Local priesthood and religious vocations are the joy of our diocese. We have good and zealous priests from the local people! Lay people also are doing a big contribution to pastoral ministry and evangelization. With a small number of priests, there are especially lay people who pass on the heritage of faith to new generations. Priestly and episcopal ministry flows from the sacrament of priesthood, while lay people ministry is set upon the sacrament of baptism.

In a situation of high activity of Protestant sects, continuous training and formation are needed, especially for lay people. It is why, overcoming many difficulties along the way, we have built a “Retreat House of St. Alfons and the Mission Formation Center. ” Since 2017, there have been courses for pastors and lay people from all over the diocese.

Let’s talk about the Redemptorists. How they did get involved in the ministry in the diocese of Coari? 

Our present status grows out of the beautiful work of many missionaries. We were a territorial prelature for 50 years. It was the pope st. Paul VI, who called her into existence Paul VI in 1963 and entrusted her to the pastoral care of the Redemptorists of Manaus. For almost 40 years, the prelature was led by the wise and devoted Bishop Gutemberg Freire Régis CSsR, who came from the local areas.

We owe to the heroic work of the Redemptorists in Brazil from the Vice-Province of Manaus and from the American from the former Province of St. Louis (now incorporated into Denver Province) that the pastoral and material structures of our diocese have developed. There would be no diocese in Coari today without these over 70 years of beautiful, but very demanding missionary work! From the very beginning, the Sisters of the Adoration of the Blood of the Lord have cooperated with the Redemptorists in the diocese. Now we praise the Lord for all this and we are also very grateful to them!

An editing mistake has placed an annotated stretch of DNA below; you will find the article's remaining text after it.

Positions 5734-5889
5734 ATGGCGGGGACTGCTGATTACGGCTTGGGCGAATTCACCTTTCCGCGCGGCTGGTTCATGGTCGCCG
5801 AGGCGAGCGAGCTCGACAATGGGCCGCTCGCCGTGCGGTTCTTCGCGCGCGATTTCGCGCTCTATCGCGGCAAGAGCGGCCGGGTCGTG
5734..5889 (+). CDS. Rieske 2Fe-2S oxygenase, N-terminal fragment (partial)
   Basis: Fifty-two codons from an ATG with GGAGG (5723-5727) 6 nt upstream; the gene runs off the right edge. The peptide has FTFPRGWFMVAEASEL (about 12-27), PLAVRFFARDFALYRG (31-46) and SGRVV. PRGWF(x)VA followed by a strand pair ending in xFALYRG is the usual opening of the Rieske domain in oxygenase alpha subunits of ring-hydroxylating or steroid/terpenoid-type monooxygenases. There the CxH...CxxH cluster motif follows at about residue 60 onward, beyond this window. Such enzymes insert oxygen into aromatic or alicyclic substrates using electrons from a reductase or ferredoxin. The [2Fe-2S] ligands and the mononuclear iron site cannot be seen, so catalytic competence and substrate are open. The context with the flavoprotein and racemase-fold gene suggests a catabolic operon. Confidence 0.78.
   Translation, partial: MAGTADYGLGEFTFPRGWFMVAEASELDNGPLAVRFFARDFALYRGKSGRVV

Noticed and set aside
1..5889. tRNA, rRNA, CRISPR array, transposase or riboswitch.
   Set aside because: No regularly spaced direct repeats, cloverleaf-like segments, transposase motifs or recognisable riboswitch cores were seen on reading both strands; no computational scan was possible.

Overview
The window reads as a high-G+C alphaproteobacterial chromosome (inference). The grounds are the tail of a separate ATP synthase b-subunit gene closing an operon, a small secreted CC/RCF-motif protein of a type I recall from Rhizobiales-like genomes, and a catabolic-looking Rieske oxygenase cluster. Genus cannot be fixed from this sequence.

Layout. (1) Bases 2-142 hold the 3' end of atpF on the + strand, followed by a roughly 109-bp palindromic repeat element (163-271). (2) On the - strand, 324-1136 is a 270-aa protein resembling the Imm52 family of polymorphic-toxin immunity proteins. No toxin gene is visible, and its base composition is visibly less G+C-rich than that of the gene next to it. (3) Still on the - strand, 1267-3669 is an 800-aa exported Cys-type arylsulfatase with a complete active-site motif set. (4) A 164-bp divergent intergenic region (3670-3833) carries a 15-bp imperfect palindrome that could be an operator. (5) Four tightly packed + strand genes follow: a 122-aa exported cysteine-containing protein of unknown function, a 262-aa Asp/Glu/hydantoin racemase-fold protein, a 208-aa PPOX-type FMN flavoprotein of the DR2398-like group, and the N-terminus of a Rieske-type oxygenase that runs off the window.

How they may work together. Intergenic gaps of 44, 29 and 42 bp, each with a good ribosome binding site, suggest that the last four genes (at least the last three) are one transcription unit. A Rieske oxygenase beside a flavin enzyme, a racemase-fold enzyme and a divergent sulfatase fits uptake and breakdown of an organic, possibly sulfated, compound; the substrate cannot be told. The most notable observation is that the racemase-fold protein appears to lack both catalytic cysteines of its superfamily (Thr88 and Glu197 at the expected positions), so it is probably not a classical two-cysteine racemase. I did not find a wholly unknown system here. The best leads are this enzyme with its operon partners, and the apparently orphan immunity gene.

I am also convinced that thanks to their earnest prayer and care for priestly vocations, today all our diocesan priests come from the local folk. This is very important! The mission bears fruit and can only grow when the local vocations appear! Our task is now to uphold and develop the heritage received.

 

What can we expect after the Synod for Amazon? How is going the synodal reflection to be continued?

The Holy Father, at the beginning of the Synod, pointed our reflection and prayer out four matters regarding the Amazon region. It is pastoral care, diversity of cultures, socio-ecological dimension, and synodal reality of the Church. Expectations regarding the Synod have raised therefore very high, also due to considerable interest from the mass media.

I would like to emphasize that the Synod is a breath of spring in the life of our Church. It will contribute to deepening faith, to the development of the work of evangelization, to reinvigorating cooperation in building God’s Kingdom based on justice and truth, and to greater concern for the “Common House”, that is, for the whole work of God to create and redeem people and the world. Integral ecology, which emphasizes the value and dignity of human life, is an important part of evangelization.

The synod shows us the need for greater concern for indigenous peoples, for respect for their culture, tradition, and spirituality. During the meeting, we talked about a possible new rite for the Church in the Amazon and possible ways to remedy the perceived lack of priests. We have been invited to increase the value of laypeople and their ministry flowing from the sacrament of baptism. They also talked about the need for greater appreciation of the role of women in the Church. The role of personal testimony and brotherly love was emphasized, especially towards the poor and abandoned.